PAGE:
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Elon Musk's SpaceX approved to launch 7,518 Starlink satellites into orbit

SpaceX plans to launch about 12,000 internet-providing satellites into orbit over the next six years.

  • SpaceX plans to launch 1,600 satellites over the next few years, and to complete its full network over the next six.
  • Blanketing the globe with wireless internet-providing satellites could have big implications for financial institutions and people in rural areas.
  • Some are concerned about the proliferation of space debris in Earth's orbit.

The Federal Communications Commissions has approved the last key request of SpaceX's plan to provide the globe with wireless internet beamed from thousands of satellites, a project known as Starlink.

On Thursday, the FCC said the private aerospace company can launch an additional 7,518 satellites into orbit, bringing the total number of approved satellites to about 12,000. The commission first approved the launch of 4,400 Starlink satellites in March following the company's successful deployment of two test satellites. SpaceX plans to launch the first 1,600 satellites within the next few years, and to launch a full network of internet-providing satellites over the next six.

SpaceX CEO Elon Musk said the goal is to create a new kind of global communications system.

"This is quite an ambitious effort," Musk said in 2016. "We're really talking about something which is, in the long term, like rebuilding the internet in space."

Low Earth orbit

Internet-providing satellites have been around for years, as I wrote in an article on the Starlink project from April. However, they're typically expensive and provide slower service than land-based internet infrastructure. This is mainly because it takes a relatively long time for a signal to travel from the satellite to the host. SpaceX plans to solve this problem by launching satellites into low Earth orbit–just hundreds of miles up, in order to reduce the "latency," or time it takes for the signal to travel.

However, the problem with this low-orbit solution is that it reduces the amount of surface area to which each satellite is able to provide service. That means SpaceX will need lots of satellites if it wants to cover the globe with wireless service. To accomplish this, SpaceX plans to launch about one-third of its 12,000 satellites into low Earth orbit, about 680 miles above ground, and the remainder into very-low Earth orbit, about 210 miles up. The satellites would communicate in a peer-to-peer system, using a combination of lasers and radio waves.

The implications of a faster connection

In addition to providing internet access to rural areas and other places where infrastructure is lacking, one institution stands to gain tremendously from the Starlink network: banks.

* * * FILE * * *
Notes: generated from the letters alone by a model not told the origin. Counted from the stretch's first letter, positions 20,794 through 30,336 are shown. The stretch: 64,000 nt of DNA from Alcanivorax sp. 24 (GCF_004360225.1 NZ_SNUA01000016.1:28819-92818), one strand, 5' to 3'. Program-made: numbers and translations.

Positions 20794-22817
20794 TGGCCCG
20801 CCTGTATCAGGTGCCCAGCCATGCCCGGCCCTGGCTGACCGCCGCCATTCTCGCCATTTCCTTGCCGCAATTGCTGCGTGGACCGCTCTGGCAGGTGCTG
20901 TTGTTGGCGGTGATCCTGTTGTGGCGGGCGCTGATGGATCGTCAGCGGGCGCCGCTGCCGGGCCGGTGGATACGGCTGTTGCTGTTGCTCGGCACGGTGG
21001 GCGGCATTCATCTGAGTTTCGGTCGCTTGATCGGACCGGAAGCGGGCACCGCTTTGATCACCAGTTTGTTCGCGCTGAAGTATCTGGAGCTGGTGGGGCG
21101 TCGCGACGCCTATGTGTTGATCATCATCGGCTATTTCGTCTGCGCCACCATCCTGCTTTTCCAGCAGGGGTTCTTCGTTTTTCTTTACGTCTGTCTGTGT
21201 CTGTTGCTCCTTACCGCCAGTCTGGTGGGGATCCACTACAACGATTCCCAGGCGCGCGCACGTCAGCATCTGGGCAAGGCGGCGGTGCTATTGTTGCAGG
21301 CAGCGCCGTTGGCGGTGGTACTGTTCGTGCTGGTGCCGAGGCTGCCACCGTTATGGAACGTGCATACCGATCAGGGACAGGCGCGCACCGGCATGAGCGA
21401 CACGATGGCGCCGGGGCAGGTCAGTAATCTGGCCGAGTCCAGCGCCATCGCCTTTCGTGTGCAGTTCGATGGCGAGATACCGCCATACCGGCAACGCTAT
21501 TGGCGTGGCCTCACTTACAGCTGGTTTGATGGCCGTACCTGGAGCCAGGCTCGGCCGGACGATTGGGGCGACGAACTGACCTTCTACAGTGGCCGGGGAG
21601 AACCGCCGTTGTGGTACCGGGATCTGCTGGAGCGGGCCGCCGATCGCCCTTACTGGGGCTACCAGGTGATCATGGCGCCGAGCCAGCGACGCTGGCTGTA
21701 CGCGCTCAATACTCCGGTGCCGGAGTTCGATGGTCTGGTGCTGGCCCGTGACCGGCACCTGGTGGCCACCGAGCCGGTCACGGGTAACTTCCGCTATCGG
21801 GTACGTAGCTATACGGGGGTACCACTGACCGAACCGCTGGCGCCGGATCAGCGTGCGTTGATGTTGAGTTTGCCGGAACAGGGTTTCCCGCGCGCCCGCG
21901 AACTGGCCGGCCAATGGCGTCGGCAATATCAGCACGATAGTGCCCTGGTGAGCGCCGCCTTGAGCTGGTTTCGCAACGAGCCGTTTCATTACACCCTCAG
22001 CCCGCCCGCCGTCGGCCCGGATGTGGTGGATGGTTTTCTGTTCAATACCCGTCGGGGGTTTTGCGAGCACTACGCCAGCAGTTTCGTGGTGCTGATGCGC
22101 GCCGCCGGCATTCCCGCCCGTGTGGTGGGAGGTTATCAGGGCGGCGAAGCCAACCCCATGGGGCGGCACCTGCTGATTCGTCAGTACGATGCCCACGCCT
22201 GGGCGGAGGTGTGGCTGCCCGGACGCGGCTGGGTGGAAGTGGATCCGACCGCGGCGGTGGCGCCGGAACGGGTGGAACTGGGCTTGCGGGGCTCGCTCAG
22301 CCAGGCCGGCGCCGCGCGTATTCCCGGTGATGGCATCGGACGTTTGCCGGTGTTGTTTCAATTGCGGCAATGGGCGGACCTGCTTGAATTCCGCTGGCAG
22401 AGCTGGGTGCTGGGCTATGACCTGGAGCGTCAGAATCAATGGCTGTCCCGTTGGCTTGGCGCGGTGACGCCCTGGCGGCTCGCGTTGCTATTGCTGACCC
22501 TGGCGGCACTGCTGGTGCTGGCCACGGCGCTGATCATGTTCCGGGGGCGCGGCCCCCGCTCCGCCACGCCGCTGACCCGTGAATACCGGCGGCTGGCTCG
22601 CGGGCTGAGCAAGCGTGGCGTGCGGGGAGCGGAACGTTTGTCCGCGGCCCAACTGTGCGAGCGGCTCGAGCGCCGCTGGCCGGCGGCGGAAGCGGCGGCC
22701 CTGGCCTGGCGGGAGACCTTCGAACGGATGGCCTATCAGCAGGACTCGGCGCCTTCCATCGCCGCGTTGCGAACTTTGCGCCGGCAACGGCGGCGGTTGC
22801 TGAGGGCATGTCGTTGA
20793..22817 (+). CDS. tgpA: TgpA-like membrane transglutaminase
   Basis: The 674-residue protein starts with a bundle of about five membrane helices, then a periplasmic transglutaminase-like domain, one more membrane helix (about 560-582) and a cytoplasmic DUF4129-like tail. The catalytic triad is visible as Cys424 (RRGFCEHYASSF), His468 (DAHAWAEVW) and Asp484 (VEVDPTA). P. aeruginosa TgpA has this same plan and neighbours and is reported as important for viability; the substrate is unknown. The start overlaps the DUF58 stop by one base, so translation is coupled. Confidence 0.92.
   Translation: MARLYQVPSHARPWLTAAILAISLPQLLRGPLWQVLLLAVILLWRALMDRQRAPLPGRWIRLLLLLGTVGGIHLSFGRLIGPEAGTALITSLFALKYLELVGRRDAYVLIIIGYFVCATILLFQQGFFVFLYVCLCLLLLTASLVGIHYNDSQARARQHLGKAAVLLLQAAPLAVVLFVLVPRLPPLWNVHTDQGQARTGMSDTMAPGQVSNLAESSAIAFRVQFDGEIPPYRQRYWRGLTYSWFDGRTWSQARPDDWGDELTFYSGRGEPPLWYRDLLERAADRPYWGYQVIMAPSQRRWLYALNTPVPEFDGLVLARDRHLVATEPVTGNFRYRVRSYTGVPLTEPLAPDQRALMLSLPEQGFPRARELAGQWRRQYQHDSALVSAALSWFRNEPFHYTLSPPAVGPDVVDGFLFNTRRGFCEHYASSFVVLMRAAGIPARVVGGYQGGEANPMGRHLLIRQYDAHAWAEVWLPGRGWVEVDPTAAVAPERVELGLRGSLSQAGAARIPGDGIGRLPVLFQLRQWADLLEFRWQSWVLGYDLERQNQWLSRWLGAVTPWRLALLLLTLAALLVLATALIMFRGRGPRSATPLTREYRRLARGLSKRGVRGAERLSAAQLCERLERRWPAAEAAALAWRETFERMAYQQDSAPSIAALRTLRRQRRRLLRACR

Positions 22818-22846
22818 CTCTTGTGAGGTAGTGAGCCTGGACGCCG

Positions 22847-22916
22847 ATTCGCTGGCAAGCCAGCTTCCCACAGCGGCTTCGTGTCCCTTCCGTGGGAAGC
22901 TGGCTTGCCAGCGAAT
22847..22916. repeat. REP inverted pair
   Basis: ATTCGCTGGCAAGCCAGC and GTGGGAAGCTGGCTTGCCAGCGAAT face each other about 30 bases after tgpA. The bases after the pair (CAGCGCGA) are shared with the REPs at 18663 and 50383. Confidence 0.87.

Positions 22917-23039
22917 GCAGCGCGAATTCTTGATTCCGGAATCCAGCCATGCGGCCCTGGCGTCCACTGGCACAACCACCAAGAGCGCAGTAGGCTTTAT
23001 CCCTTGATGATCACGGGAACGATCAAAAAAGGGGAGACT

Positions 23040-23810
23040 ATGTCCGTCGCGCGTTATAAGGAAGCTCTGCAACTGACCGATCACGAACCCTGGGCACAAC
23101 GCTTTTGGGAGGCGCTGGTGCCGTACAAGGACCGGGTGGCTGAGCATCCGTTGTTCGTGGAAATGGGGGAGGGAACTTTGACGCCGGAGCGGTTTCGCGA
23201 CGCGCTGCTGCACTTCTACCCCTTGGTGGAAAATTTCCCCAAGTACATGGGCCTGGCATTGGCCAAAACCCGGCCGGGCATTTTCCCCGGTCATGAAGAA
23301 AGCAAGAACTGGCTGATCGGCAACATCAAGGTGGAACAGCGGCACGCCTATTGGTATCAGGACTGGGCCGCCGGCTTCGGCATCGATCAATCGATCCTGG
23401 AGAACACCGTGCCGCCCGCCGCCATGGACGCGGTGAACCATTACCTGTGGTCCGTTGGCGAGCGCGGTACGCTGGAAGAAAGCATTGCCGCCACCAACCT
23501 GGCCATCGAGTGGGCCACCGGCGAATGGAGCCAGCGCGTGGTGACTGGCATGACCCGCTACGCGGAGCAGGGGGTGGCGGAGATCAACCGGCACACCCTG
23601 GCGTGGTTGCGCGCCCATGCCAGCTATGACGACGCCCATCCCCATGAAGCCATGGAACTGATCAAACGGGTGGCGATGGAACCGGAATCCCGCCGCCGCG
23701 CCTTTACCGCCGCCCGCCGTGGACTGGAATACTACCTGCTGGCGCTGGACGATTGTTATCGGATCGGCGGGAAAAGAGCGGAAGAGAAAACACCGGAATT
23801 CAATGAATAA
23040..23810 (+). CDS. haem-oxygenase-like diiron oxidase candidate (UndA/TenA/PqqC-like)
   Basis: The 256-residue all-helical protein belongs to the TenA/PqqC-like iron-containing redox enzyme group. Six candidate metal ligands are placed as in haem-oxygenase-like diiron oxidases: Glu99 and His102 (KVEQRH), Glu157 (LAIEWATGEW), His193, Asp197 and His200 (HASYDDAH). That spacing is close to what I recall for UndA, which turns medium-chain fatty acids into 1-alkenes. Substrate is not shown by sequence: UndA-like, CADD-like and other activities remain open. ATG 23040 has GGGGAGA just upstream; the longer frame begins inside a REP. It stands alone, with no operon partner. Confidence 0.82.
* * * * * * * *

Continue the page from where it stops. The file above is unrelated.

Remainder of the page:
In the financial practice known as high-frequency trading, shaving mere microseconds off of latency can give traders an extraordinarily lucrative advantage in the market. Financial institutions would likely shell out billions for dedicated service, which would help SpaceX maintain its costly constellation of satellites.

The dangers of space debris

Some are concerned about the proliferation of space debris in Earth's orbit, including NASA administrator Jim Bridenstine.

The U.S. military already tracks more than 500,000 pieces of space junk flying around the planet at lethal speeds.

"My favorite example is an innocuous little screwdriver that slipped through an astronaut's grasp and has been circling low Earth orbit at up to 21,600 miles per hour for the last 35 years," said FCC Commissioner Jessica Rosenworcel. "At these speeds, even a common household item can wreak havoc."

On Thursday, the FCC published a proposal designed to limit the amount of space debris brought into orbit by the satellite industry. The commission also signed off on plans for three other companies to launch internet-providing satellites into orbit: Kepler, Telesat and Leosat, all of which are competing with SpaceX to build the world's dominant satellite internet network.

Why space junk is more lethal than a bullet

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Bubonic plague case reported in China

Health officials in China reported that a man was infected with bubonic plague, the infectious disease that caused the Black Death.

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  • The case was reported in the city of Bayannur, which has issued a level-three plague prevention warning.
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Self-driving cars to race for $1.5 million at Indianapolis Motor Speedway ​

So far, 30 student teams have entered the Indy Autonomous Challenge, scheduled for October 2021.

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  • The Indy Autonomous Challenge will task student teams with developing self-driving software for race cars.
  • The competition requires cars to complete 20 laps within 25 minutes, meaning cars would need to average about 110 mph.
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The dangers of the chemical imbalance theory of depression

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  • A study at Harvard's McLean Hospital claims that using the language of chemical imbalances worsens patient outcomes.
  • Though psychiatry has largely abandoned DSM categories, professor Joseph E Davis writes that the field continues to strive for a "brain-based diagnostic system."
  • Chemical explanations of mental health appear to benefit pharmaceutical companies far more than patients.
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